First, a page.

Stuxnet is believed to have been written through a partnership between Israel and the United States, and was first launched in June 2009. It is widely believed to have been designed to sabotage centrifuges used in Iran’s uranium enrichment program. DuQu was an espionage tool discovered on machines in Iran, Sudan, and elsewhere in 2011 that was designed to steal documents and other data from machines. Stuxnet and DuQu appeared to have been built on the same framework, using identical parts and using similar techniques.

But Flame doesn’t resemble either of these in framework, design or functionality.

Stuxnet and DuQu were made of compact and efficient code that was pared down to its essentials. Flame is 20 megabytes in size, compared to Stuxnet’s 500 kilobytes, and contains a lot of components that are not used by the code by default, but appear to be there to provide the attackers with options to turn on post-installation.

“It was obvious DuQu was from the same source as Stuxnet. But no matter how much we looked for similarities [in Flame], there are zero similarities,” Gostev said. “Everything is completely different, with the exception of two specific things.”

One of these is an interesting export function in both Stuxnet and Flame, which may turn out to link the two pieces of malware upon further analysis, Gostev said. The export function allows the malware to be executed on the system.

Also, like Stuxnet, Flame has the ability to spread by infecting USB sticks using the autorun and .lnk vulnerabilities that Stuxnet used. It also uses the same print spooler vulnerability that Stuxnet used to spread to computers on a local network. This suggests that the authors of Flame may have had access to the same menu of exploits that the creators of Stuxnet used.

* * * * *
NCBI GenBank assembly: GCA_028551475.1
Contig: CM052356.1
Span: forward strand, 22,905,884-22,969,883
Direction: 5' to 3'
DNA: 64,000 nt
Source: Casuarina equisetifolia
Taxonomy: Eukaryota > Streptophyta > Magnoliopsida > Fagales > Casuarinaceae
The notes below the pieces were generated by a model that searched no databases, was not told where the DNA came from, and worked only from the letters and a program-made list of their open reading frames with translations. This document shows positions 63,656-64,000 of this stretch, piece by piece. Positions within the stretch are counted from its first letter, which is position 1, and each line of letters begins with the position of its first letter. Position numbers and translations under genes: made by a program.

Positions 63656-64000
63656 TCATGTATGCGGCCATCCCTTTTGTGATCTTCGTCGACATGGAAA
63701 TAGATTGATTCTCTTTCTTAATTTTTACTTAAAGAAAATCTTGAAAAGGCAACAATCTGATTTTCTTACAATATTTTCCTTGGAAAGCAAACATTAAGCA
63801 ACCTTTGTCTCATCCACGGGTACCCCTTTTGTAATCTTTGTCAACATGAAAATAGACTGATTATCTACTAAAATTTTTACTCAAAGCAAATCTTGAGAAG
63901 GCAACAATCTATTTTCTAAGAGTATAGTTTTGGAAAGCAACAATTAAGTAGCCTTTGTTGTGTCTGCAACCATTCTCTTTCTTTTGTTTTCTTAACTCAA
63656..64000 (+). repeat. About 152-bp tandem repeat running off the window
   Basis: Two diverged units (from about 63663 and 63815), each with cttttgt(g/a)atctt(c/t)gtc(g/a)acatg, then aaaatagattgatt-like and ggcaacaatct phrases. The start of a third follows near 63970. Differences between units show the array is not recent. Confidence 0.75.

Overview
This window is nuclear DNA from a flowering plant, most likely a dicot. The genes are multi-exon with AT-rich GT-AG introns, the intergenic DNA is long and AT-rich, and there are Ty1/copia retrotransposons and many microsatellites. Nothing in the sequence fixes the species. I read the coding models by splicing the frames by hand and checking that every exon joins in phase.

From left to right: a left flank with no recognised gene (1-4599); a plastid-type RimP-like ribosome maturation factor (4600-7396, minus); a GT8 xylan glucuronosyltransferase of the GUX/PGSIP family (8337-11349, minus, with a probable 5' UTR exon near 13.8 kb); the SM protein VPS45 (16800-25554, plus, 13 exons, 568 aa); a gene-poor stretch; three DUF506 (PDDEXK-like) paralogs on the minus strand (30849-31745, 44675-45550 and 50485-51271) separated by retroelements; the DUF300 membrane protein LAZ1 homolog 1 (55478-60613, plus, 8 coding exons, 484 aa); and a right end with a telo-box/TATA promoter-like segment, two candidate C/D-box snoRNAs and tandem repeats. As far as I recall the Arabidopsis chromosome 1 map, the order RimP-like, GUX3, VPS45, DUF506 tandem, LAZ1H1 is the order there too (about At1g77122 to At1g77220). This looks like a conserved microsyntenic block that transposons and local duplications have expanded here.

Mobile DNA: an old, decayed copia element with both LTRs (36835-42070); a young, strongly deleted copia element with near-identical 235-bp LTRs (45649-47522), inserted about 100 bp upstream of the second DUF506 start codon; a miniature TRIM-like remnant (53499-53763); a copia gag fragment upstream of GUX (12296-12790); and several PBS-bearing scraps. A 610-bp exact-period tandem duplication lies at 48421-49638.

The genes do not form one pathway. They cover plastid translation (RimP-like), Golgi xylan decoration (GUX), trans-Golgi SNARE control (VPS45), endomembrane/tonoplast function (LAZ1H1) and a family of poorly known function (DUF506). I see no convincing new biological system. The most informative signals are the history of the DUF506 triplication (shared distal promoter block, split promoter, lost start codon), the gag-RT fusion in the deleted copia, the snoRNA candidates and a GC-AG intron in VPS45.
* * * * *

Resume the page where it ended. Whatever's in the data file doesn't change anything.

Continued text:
Unlike Stuxnet, however, Flame does not replicate automatically. The spreading mechanisms are turned off by default and must be switched on by the attackers before the malware will spread. Once it infects a USB stick inserted into an infected machine, the USB exploit is disabled immediately.

This is likely intended to control the spread of the malware and lessen the likelihood that it will be detected. This may be the attackers’ response to the out-of-control spreading that occurred with Stuxnet and accelerated the discovery of that malware.

It’s possible the exploits were enabled in early versions of the malware to allow the malware to spread automatically, but were then disabled after Stuxnet went public in July 2010 and after the .lnk and print spooler vulnerabilities were patched. Flame was launched prior to Stuxnet’s discovery, and Microsoft patched the .lnk and print spooler vulnerabilities in August and September 2010. Any malware attempting to use the vulnerabilities now would be detected if the infected machines were running updated versions of antivirus programs. Flame, in fact, checks for the presence of updated versions of these programs on a machine and, based on what it finds, determines if the environment is conducive for using the exploits to spread.